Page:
A study published in the research journal Antiquity warned that global warming was hastening the thaw of permafrost and coastal erosion that is threatening thousands of Arctic archeological sites in Canada, Russia, Greenland and Alaska.
A mad rush is needed to preserve or catalogue thousands of Arctic archeological sites before they are washed away by global warming hastening the thaw of permafrost and coastal erosion, a study said on Thursday.
For millennia, the cold has conserved ivory artifacts, driftwood houses and human remains in often near-perfect conditions.
But with faster and more severe climate change in the poles than the rest of the world, the situation has become desperate, with far more sites that will soon be lost than scientists have the time or resources to document.
"An increasing number of ancient sites and structures around the world are now at risk of being lost," said the study published on Thursday in the research journal Antiquity.
"Once destroyed, these resources are gone forever, with irrevocable loss of human heritage and scientific data."
There are at least 180,000 sites in an area that covers more than 12 million square km (4.6 million square miles) in Canada, Russia, Alaska and Greenland.
Researchers pointed to an Inuit village on the Mackenzie River delta that was the site of first European contact, as an example of lost heritage.
In 1826, a member of explorer John Franklin's famed Arctic expedition reported 17 winter houses and a communal structure there. Today, there is nothing left.
"It is often assumed that the remoteness and the climate associated with these sites provide protection enough ... however, climate change means that this may no longer be the case," the study concluded, noting that Arctic temperatures have risen twice as fast as in temperate regions.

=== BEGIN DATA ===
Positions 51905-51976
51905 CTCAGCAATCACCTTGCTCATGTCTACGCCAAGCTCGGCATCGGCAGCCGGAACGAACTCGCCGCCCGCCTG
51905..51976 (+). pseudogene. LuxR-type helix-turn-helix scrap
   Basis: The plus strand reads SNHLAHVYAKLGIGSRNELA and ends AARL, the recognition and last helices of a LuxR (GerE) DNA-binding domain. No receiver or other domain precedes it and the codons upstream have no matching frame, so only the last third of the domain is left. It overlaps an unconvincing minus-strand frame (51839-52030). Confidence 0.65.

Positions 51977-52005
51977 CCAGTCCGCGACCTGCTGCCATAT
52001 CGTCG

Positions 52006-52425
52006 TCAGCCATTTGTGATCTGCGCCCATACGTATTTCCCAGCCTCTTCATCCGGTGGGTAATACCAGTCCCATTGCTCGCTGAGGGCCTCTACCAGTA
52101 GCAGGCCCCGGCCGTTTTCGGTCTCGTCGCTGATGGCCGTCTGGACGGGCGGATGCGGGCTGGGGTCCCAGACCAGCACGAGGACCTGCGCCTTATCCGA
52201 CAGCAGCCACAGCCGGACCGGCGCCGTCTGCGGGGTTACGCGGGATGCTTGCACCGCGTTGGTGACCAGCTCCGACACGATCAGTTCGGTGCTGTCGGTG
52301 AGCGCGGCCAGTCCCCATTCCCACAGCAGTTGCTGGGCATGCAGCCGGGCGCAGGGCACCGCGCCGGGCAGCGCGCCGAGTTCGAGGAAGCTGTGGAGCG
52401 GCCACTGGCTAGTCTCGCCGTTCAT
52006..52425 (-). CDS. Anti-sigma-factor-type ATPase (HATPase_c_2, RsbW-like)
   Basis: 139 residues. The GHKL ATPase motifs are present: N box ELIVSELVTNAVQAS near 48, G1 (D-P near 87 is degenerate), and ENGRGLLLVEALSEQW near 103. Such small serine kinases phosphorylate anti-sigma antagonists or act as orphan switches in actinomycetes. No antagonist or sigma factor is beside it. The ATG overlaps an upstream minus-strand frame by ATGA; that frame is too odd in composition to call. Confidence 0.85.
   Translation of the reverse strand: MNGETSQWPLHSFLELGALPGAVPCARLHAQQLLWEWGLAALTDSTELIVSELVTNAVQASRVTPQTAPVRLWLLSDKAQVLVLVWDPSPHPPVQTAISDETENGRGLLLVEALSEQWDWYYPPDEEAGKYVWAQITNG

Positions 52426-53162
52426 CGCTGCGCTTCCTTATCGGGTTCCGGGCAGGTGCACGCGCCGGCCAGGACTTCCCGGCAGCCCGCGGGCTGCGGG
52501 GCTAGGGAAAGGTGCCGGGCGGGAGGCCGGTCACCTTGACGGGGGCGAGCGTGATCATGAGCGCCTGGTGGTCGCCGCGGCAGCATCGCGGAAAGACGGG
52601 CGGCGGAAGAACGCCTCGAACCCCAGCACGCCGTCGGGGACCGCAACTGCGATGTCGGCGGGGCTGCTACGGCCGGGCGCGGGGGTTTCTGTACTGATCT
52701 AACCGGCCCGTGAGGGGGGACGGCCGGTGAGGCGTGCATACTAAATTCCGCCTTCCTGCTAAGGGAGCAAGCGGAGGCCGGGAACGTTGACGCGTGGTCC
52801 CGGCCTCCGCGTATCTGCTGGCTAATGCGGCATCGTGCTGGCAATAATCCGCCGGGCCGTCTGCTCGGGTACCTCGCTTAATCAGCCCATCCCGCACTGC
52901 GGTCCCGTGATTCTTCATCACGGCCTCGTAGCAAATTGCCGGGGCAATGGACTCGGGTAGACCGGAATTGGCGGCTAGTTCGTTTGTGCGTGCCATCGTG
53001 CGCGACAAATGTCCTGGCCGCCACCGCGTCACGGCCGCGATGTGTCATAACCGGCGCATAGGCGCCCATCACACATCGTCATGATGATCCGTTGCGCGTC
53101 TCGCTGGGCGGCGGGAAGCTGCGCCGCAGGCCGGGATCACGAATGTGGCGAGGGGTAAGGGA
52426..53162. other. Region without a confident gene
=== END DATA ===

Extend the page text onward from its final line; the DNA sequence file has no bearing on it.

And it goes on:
Paradoxically, their remoteness also make it hard for scientists to reach these sites.
World's 'greatest heritage catastrophe'
Thousands of years of heritage are being lost, Matthew Betts, a curator at the Canadian Museum of History in Gatineau, Quebec, who researches coastal erosion but was not involved in the study, told AFP.
Last month, he organised a panel of 30 archaeologists and indigenous leaders to brainstorm an emergency response to the "crisis."
"It's the greatest heritage catastrophe in the world right now," he said. "It's happening all over, but Canada has the world's largest coastline so we're at the apex of the crisis."
Other effects of global warming cited in the study include storms, the growth of vegetation covering the landscape, tundra fires, resource development, and the arrival of tourists navigating increasingly ice-free Arctic waters and illegally picking over coastal archeological sites for souvenirs.
Preservation is the best option for saving these treasures, but is very costly.
For most archeological sites, experts are recommending excavation and high resolution documentation – which includes the collection of artifacts, mapping out their exact locations and compiling the data for later study.
"People are saying there's no time, we must just dig it out of the ground before it's washed away," Betts said. "That's the level of crisis that we're at now."
He noted also that indigenous rights are being negatively affected by the losses.
In Canada, land claims must be supported by archaeological evidence, he explained. "So as that heritage washes away, their ability to assert their rights is being destroyed," he said.
Jorgen Hollesen, an environmental archaeologist with the National Museum of Denmark, told the daily Globe and Mail that indigenous youth in southern Greenland were also losing out on opportunities to engage with their cultural heritage, as a result of the decay.
"It will be a great shame if future generations will not have the opportunity to learn from the past as we have," he said.